ANALYSIS OF DATA II

 
"The analytic moral is not to take situations or sayings for granted. It is important to question everything ... when we hear such a term as "sometimes," we want to explore the conditions that bring about "sometimes" and determine whether there are other situations that also produce "never" or "always" ... Over the years, they [people] seem to find strategies for managing or getting around many different types of situations. Certain words such as "never" and "always," are signals to take a closer look at the data. We must ask questions such as the following. What is going on here? What is meant by "never" or "always"? Never, under what conditions? How is a state of "never" maintained? By what strategies are persons able to circumvent it? What happens if a state of "never" is not maintained? That is, what if some unaware person breaks the interactional rules or taboos? Finally, we need to ask under what conditions the rules are likely to be broken and kept and what happens after that."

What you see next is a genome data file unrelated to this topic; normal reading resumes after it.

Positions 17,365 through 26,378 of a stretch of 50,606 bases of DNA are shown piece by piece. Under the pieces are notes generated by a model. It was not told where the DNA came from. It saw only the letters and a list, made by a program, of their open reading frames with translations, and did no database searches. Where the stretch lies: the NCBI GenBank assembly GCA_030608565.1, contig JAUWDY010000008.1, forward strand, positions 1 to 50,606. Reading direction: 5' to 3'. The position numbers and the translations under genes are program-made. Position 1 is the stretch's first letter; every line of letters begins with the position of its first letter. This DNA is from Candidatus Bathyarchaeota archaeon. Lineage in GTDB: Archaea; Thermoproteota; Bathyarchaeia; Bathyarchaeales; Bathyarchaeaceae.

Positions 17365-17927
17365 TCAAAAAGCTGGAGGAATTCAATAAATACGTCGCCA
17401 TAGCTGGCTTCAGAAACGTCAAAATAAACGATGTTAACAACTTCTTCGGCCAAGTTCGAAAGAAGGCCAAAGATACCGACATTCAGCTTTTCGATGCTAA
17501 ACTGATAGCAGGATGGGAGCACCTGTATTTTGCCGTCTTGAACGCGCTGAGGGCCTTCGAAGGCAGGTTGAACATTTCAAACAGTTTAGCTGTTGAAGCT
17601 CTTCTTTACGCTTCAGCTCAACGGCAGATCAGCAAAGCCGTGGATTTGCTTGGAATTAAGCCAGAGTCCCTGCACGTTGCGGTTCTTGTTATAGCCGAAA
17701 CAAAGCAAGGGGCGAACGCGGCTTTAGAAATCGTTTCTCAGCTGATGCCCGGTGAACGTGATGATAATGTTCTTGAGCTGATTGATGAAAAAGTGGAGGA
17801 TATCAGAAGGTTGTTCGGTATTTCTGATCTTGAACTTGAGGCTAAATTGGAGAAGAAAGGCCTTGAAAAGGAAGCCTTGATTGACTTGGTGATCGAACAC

(My bold)

Anselm Strauss and Juliet Corbin.1

 

I believe my analysis of the data in this section provides crucial evidence in regards to my original hypothesis, either by way of confirmation or negation, and is critical to my evolving theory that has developed out of the original hypothesis. This is the most complex section in the analysis of data and it contains many subcategories that intersect and interact with the main category through both macro and micro conditions. Subcategories appear in the analysis in the following order although, in reality, some subcategories and the conditions that influence them are (in)dependently variable and unpredictably variable (in other words orthogonal - see my definition and use of this term in relation to the research project in 'Definition of Orthogonality' section of the Thesis notes), may be absent or present, may act at different times or simultaneously, working before, during, or after the sexual encounter:

1. Levels of self-esteem

2. Situational contexts

3. Communication and negotiation in sexual encounters

4. Assessment of risk

5. Levels of control in sexual encounters

6. The (sub)conscious decision to have unsafe sex

7. Intimacy, connection and trust in unsafe sex

8. Consequences of unsafe sex